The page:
Trauma reactions happen when there is no action, help, or support available. Traumatic events overwhelm the human psyche in areas of control, connection and trust, and safety. They produce psychological, emotional, cognitive, and memory changes of the individual that lasts long after the actual danger is over. Responses to your traumatic experiences may feel abnormal or like you are going crazy. Although your reactions may feel unusual, or like no one else could understand why you do the things you do or feel the way you do, they may be typical to many people who have endured a traumatic event.
After a traumatic experience some reactions you may feel include:
- hyper arousal-feeling like you are on permanent alert to the danger that may be right around the corner and/or heightened startle reaction
- sense of self is shattered
- feelings of depression, anxiety, fear, anger, guilt
- feeling shame-not feeling good enough, lovable enough, worthy, valuable
- inability to trust
- nightmares, sleep disturbances
- vigilance or compulsive routines
- intrusive thoughts, fragmented thoughts
- body memories
- re-enacting or putting self at risk for re-enactment of the trauma
One fairly normal coping mechanism to trauma is amnesia, forgetting all or part of the experience. Really what has occurred is the the cognitive or thinking part of your brain gets blocked, while the sensory part of your brain gets activated. That’s why it may be difficult to remember details of your story of what happened. No matter how much we wish the memory of the trauma would be forgotten, it is stored in your body on a cellular level. The trauma wants to get out, to be processed in a healthy manner and released. However if it does not get released, many times you will have reoccurring traumatic events, as if the original trauma had a voice crying out, “Look at me! Look at what happened and how I have impacted your life and continue to impact it!” When keeping the secrecy of the event(s) becomes so strong, the story may come out as a symptom instead of dealing with what really occurred. These symptoms may manifest themselves by repeated victimizations, illnesses, loss of relationships, accidents, divorces, dreams/nightmares, drug and alcohol abuse, eating disorders or other ways your mind/body/spirit is trying to get your attention.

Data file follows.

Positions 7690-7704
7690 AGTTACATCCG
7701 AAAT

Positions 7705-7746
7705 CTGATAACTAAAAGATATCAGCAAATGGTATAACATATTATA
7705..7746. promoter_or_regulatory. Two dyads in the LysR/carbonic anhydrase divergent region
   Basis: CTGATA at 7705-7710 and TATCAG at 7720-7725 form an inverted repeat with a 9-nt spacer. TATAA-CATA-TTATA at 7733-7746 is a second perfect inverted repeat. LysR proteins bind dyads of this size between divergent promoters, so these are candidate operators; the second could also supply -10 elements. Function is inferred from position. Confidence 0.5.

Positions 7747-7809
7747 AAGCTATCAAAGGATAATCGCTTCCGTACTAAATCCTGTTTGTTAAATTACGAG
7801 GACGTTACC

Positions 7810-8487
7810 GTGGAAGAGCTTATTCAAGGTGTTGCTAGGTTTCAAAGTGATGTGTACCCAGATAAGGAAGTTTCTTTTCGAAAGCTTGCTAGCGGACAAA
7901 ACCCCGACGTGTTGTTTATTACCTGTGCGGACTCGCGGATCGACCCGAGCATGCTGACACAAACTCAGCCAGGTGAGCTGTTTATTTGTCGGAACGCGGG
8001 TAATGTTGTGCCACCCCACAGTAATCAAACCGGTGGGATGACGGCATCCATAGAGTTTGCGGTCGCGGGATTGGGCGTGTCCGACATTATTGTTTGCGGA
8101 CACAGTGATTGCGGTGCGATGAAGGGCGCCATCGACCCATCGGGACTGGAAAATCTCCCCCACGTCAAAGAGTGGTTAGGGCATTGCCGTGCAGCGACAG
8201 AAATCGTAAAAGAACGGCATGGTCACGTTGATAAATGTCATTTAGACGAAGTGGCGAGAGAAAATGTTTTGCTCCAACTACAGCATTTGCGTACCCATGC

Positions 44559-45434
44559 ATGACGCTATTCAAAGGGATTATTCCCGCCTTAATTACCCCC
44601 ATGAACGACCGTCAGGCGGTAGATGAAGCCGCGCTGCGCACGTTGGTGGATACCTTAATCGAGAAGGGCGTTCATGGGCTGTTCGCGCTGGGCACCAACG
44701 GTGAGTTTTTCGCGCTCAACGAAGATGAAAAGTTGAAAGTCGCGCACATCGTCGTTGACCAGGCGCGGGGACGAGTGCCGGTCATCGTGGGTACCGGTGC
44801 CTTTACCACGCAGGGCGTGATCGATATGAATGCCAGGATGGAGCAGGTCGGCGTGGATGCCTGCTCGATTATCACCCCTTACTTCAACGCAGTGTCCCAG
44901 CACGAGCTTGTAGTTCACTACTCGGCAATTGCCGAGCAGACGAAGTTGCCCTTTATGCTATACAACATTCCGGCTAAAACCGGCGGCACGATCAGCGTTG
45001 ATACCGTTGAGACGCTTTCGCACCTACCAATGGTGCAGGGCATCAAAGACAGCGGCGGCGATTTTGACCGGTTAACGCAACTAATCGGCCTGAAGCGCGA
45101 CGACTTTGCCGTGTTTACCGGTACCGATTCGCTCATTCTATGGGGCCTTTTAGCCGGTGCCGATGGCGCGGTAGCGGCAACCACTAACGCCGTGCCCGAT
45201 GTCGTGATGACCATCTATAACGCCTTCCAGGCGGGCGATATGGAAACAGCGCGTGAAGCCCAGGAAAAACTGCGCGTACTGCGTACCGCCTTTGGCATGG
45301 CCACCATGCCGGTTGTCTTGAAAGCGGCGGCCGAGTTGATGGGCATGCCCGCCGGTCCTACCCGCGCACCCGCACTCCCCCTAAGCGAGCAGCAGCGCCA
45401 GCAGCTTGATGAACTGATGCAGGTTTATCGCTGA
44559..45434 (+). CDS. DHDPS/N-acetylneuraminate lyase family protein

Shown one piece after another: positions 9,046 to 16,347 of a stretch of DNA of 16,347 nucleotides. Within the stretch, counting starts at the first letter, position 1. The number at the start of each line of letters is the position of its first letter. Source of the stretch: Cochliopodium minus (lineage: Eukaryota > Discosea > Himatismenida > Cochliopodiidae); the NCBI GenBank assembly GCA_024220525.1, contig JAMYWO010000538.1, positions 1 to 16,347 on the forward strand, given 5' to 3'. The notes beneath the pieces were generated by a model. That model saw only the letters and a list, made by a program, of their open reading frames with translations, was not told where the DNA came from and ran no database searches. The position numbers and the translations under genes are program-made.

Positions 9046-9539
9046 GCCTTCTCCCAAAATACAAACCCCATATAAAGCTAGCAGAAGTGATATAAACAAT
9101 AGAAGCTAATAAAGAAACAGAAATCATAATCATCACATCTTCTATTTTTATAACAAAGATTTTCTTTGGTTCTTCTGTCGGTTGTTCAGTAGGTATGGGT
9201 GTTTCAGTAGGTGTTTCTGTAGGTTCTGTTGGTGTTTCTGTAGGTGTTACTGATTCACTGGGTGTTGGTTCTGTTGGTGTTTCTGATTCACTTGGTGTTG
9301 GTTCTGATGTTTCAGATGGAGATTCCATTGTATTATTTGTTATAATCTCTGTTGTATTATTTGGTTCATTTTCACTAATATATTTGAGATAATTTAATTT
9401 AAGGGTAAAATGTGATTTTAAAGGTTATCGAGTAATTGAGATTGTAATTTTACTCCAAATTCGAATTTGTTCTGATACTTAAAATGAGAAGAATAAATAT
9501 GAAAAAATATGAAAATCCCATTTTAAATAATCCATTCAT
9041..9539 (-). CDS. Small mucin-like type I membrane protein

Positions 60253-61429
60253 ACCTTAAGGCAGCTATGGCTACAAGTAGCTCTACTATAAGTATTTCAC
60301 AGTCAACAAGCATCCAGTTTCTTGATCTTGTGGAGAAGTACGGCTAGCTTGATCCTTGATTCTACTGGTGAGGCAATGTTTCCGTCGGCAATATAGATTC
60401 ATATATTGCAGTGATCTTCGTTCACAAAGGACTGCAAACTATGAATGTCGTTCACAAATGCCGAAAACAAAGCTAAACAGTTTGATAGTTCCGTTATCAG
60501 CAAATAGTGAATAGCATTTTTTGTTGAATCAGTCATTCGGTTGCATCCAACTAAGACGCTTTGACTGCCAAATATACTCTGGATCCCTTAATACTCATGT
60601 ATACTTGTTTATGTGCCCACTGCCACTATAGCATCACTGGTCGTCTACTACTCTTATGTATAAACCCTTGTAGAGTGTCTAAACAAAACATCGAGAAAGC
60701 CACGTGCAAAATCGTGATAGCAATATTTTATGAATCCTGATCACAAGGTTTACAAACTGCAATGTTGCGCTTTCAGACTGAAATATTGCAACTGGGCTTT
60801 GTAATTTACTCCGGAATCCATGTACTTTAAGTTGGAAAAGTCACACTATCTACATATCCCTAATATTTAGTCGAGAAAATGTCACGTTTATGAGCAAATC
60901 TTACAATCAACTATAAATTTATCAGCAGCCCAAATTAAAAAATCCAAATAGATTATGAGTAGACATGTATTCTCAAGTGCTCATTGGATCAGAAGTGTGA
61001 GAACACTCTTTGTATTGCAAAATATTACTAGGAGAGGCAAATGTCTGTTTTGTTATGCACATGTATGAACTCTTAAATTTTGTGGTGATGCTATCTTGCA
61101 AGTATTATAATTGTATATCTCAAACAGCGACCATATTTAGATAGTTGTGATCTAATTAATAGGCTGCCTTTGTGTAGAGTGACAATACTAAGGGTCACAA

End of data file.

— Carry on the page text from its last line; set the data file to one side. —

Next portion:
The conflict is whether to deny the trauma and the impact of it on your life, or talk about it and work through it on a somatic level. But when the truth of what happened starts to be acknowledged and shared, the healing can actually begin.
Trauma work is about healing, transformation and restoration. Whether you have been directly traumatized, or have been exposed to the atrocities of another’s trauma, there is help available. Come on in. You don’t need to carry this burden alone. I look forward to working together.
I invite you to call me at (303) 514-4732 or click here to contact me for a 30-minute complimentary consultation.
Come in for Compassion, Leave with Confidence